Troutbirder II

Troutbirder II
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Saturday, October 13, 2012

The Storm

On the evening of July 1, 2011 a severe
storm ripped through St. Croix State Park and
surrounding areas.
Along with a deluge of rain, winds in excess of
60 miles per hour struck the park. Pockets of
wind estimated between 80 and 100 miles per
hour uprooted and snapped trees across the
Approximately 11,000 acres had at least 50%
damage to the trees , and
9,600 of those acres lost 75-100% of the trees.

Park roads, trails and facilities were blocked
and damaged extensively by this storm. St.
Croix State Park was closed to the public for
two months to prevent endangering any park
visitors.  Of 197 park buildings, 74 experienced tree damage.
The roads and trails in the park
were blocked in many locations by
walls of fallen trees. The initial
clearing of roadways leading to facilities
took crews two weeks to accomplish. Clearing
of trails lasted through August, with extensive
work by chainsaw crews and backhoes.
Mother Nature has dealt a catastrophic blow to one of Minnesota most prized and popular state parks.
The volume of timber down is enormous. If left
the trees would become a very serious wildfire
hazard and a breeding ground for forest pests
and diseases. Contracted logging through strictly
regulated timber sales is still going on in the Park a year later.  We went our for a ride on the eastern portions of the park  to take a look.  Come on along...


The damage was extensive in significant areas  of Minnesotas largest state park. But after taking a look I'm confident that the cleanup has reduced much of the future fire danger.  Areas will change from forested to savanha and even prairie. There were more diveristy of habitat but it will still be a beautiful place.....


  1. That's a significant amount of tree loss! That's more tree damage than some hurricanes cause, at least to one area.

  2. Sad to lose all those trees. Such devastation.

  3. It will regrow..but that was some bad storm. I did not realize that so much damage was done. A year plus ago and they are still clearing trees..:(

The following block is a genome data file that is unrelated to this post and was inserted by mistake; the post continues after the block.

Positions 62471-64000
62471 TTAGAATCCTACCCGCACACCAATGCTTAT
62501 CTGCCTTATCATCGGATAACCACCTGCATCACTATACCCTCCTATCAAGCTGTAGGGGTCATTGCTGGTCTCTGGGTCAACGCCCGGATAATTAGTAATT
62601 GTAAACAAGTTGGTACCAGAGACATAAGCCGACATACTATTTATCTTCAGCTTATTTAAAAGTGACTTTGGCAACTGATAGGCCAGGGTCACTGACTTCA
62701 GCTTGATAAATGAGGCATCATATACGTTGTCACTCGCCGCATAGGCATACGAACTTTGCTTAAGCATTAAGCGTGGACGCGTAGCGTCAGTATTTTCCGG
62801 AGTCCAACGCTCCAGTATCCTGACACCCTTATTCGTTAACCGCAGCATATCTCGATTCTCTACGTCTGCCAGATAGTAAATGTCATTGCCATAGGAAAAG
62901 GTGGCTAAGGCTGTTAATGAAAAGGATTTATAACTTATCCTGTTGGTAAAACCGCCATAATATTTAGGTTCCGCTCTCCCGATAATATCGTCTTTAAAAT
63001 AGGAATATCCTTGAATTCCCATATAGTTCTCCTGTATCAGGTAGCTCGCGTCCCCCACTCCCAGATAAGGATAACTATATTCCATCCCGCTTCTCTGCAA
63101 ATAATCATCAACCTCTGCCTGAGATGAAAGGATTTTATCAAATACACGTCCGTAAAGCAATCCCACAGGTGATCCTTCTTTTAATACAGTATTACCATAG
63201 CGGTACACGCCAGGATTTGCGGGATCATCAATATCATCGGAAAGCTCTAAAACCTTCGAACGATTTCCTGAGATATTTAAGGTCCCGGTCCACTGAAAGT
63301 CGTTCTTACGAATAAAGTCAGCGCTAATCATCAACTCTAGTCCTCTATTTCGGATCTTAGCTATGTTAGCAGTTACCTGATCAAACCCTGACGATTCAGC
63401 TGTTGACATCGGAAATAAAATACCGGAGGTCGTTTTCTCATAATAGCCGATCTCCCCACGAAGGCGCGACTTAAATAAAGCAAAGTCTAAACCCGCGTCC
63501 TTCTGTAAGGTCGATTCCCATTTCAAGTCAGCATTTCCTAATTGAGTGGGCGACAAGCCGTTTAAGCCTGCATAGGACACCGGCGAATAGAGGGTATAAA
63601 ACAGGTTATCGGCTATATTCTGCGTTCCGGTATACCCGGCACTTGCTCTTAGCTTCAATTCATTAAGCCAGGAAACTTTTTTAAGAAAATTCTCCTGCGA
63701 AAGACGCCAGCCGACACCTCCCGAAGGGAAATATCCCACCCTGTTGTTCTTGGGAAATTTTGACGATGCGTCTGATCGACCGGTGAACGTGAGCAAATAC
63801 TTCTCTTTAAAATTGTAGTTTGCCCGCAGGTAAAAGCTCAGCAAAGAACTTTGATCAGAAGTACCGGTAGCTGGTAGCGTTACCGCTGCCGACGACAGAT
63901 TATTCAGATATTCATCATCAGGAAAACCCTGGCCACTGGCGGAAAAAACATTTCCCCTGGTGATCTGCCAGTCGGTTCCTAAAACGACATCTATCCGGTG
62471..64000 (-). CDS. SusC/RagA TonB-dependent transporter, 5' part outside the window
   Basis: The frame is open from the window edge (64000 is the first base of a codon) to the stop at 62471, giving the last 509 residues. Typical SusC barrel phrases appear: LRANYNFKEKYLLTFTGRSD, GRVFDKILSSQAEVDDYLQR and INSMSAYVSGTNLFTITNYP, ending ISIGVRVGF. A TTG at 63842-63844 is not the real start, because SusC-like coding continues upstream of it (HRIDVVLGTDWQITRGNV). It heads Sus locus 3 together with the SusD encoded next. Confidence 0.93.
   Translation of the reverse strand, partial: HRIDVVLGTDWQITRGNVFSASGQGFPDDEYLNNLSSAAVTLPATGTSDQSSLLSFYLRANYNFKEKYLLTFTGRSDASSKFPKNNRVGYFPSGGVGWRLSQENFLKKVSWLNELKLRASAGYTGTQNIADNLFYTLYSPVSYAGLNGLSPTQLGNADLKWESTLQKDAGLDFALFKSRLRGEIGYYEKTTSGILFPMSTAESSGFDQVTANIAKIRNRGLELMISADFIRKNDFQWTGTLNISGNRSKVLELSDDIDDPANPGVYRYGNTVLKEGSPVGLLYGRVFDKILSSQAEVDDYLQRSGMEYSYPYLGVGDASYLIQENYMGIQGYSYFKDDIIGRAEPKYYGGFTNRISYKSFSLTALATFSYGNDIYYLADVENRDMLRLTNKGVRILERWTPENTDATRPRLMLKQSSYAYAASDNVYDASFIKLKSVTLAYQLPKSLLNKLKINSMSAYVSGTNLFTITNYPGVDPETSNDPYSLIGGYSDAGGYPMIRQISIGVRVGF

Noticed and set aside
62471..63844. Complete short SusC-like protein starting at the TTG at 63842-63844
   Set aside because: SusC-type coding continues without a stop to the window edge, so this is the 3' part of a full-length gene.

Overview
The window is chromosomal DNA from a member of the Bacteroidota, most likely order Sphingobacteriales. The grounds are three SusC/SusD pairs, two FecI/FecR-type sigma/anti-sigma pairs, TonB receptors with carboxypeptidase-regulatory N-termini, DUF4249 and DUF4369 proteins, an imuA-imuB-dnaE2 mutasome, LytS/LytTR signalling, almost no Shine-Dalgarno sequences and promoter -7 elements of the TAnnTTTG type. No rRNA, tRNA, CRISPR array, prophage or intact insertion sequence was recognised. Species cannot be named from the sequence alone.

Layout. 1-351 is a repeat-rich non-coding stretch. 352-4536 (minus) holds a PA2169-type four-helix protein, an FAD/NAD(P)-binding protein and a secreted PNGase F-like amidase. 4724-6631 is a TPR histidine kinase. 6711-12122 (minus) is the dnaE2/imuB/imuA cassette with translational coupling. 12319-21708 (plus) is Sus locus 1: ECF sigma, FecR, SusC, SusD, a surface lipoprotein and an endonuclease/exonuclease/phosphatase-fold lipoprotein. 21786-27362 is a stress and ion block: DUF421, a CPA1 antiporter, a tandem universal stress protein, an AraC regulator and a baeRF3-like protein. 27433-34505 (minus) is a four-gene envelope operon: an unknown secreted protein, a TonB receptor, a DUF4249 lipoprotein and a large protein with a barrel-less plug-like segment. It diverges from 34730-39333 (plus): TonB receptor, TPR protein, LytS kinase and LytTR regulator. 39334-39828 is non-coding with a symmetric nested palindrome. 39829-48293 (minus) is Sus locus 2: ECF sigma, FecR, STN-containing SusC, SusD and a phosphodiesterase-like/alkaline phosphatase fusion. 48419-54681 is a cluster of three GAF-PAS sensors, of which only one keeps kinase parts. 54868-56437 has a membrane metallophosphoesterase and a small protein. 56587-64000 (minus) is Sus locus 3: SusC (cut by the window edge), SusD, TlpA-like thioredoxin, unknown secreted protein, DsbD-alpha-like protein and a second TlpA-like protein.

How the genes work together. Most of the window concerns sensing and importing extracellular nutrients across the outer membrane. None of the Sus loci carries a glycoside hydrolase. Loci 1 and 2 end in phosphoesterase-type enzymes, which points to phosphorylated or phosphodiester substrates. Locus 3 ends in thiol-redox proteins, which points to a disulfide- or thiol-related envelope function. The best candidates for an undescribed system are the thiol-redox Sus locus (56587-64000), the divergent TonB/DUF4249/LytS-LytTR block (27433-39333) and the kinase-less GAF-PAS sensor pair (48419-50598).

4. I'm sure it will come back-Ma Nature always "covers" ground up with something, but what a devastating loss of trees. Such a shame....

  5. I am always humbled by the forces of nature. In our modern human societies, we show arrogance in our belief that the world is "controllable" and are shocked when we see strong winds, tsunamis, and earthquakes devastate our surroundings. We all need to retain a healthy respect and reverence of our natural home although we may live rather detached from it in concrete and plastic cocoons. In their symbiotic relationship with the natural world, the aboriginal people knew well the patterns and the vagaries of the natural environment and respected and honored our Mother Earth. Climate change deniers, indeed, have the biggest disrespect for our Mother Earth.

  6. That was a strong storm. I do know that things grow back quickly there but it is tough to see it all cleared.

  7. I wonder what it will look like there in ten years. I hope you document that too! Good job. :-)

  8. glad they are doing their best to clean up and restore.

  9. Always sad to lose so many treest.

  10. That was a lot of damage. It is so frustrating when this happens. So much work and time to clean it all up.

  11. It is sad to lose those trees. Mother Nature is a serious woman.

  12. How terribly sad to see all those beautiful trees gone!

  13. What a ferocious windstorm to cause so much havoc in the park. It's unfortunate about the tree loss, but on the other hand, there are so many species that will take advantage of the new open habitat now.